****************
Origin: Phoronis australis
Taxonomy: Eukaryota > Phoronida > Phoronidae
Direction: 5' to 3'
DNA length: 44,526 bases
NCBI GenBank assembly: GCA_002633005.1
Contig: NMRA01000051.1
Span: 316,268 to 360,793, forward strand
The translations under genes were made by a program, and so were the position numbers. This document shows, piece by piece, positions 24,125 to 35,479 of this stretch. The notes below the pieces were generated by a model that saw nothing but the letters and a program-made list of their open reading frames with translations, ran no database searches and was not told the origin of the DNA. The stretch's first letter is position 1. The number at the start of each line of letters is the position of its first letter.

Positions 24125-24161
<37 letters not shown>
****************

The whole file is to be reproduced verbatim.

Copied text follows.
Origin: Phoronis australis
Taxonomy: Eukaryota > Phoronida > Phoronidae
Direction: 5' to 3'
DNA length: 44,526 bases
NCBI GenBank assembly: GCA_002633005.1
Contig: NMRA01000051.1
Span: 316,268 to 360,793, forward strand
The translations under genes were made by a program, and so were the position numbers. This document shows, piece by piece, positions 24,125 to 35,479 of this stretch. The notes below the pieces were generated by a model that saw nothing but the letters and a program-made list of their open reading frames with translations, ran no database searches and was not told the origin of the DNA. The stretch's first letter is position 1. The number at the start of each line of letters is the position of its first letter.

Positions 24125-24161
<37 letters not shown>